Latitudinal variation rate of geomagnetic cutoff rigidity in the active Chilean convergent margin
- 1Observatorios de Radiación Cósmica, Universidad de Chile, Casilla 487-3, Santiago, Chile
- 2Facultad de Ingeniería, Universidad Autónoma de Chile, Pedro de Valdivia 425, Santiago, Chile
- 3Departamento de Geofísica, Universidad de Chile, Blanco Encalada 2002, Santiago, Chile
- 4Instituto de Alta Investigación, CEDENNA, Universidad de Tarapacá, Casilla 7D, Arica, Chile
- 5School of Physical Sciences and Nanotechnology, Yachay Tech University, 00119 Urcuquí, Ecuador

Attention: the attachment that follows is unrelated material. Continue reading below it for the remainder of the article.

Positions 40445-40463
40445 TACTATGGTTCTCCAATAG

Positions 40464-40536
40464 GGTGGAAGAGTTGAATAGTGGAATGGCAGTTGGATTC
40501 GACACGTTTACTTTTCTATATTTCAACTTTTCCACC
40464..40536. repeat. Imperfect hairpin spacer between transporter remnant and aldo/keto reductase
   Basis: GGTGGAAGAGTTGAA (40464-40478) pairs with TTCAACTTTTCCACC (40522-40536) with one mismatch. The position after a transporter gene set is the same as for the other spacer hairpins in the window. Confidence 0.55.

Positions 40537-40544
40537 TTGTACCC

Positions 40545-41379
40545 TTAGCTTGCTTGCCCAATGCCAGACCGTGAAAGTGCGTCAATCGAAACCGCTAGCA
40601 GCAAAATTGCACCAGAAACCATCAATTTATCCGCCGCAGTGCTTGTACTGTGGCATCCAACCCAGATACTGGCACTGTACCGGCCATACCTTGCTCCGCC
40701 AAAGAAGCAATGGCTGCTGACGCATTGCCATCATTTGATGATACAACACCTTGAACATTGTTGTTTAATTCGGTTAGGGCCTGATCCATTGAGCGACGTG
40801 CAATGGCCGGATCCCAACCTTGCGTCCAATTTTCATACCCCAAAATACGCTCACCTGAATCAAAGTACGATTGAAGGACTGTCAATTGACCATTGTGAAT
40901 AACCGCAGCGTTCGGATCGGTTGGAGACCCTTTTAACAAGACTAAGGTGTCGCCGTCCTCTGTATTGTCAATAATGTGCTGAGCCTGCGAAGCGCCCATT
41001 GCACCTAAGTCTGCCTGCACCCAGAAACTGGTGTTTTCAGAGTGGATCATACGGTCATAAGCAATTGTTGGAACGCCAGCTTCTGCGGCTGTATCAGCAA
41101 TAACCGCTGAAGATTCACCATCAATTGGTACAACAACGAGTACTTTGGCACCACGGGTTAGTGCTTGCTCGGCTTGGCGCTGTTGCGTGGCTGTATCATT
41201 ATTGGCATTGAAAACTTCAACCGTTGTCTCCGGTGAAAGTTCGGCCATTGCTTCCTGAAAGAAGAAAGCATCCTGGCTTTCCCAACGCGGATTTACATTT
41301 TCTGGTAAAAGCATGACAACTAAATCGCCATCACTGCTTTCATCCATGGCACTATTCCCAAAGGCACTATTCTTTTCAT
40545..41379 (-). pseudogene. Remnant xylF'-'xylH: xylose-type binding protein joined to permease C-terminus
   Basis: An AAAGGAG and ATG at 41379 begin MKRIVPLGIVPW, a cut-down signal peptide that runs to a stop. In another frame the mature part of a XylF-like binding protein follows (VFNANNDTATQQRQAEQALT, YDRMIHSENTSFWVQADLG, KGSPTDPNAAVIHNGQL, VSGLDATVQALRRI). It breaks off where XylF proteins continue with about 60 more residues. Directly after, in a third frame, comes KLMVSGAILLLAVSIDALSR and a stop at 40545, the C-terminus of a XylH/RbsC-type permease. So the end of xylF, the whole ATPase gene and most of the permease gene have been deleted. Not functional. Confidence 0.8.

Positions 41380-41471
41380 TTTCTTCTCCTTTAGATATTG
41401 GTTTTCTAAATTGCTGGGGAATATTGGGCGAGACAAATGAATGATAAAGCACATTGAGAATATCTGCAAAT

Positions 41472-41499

Abstract. We present a different view of secular variation of the Earth's magnetic field, through the variations in the threshold rigidity known as the variation rate of geomagnetic cutoff rigidity (VRc). As the geomagnetic cutoff rigidity (Rc) lets us differentiate between charged particle trajectories arriving at the Earth and the Earth's magnetic field, we used the VRc to look for internal variations in the latter, close to the 70° south meridian. Due to the fact that the empirical data of total magnetic field BF and vertical magnetic field Bz obtained at Putre (OP) and Los Cerrillos (OLC) stations are consistent with the displacement of the South Atlantic magnetic anomaly (SAMA), we detected that the VRc does not fully correlate to SAMA in central Chile. Besides, the lower section of VRc seems to correlate perfectly with important geological features, like the flat slab in the active Chilean convergent margin. Based on this, we next focused our attention on the empirical variations of the vertical component of the magnetic field Bz, recorded in OP prior to the Maule earthquake in 2010, which occurred in the middle of the Chilean flat slab. We found a jump in Bz values and main frequencies from 3.510 to 5.860 µHz, in the second derivative of Bz, which corresponds to similar magnetic behavior found by other research groups, but at lower frequency ranges. Then, we extended this analysis to other relevant subduction seismic events, like Sumatra in 2004 and Tohoku in 2011, using data from the Guam station. Similar records and the main frequencies before each event were found. Thus, these results seem to show that magnetic anomalies recorded on different timescales, as VRc (decades) and Bz (days), may correlate with some geological events, as the lithosphere–atmosphere–ionosphere coupling (LAIC).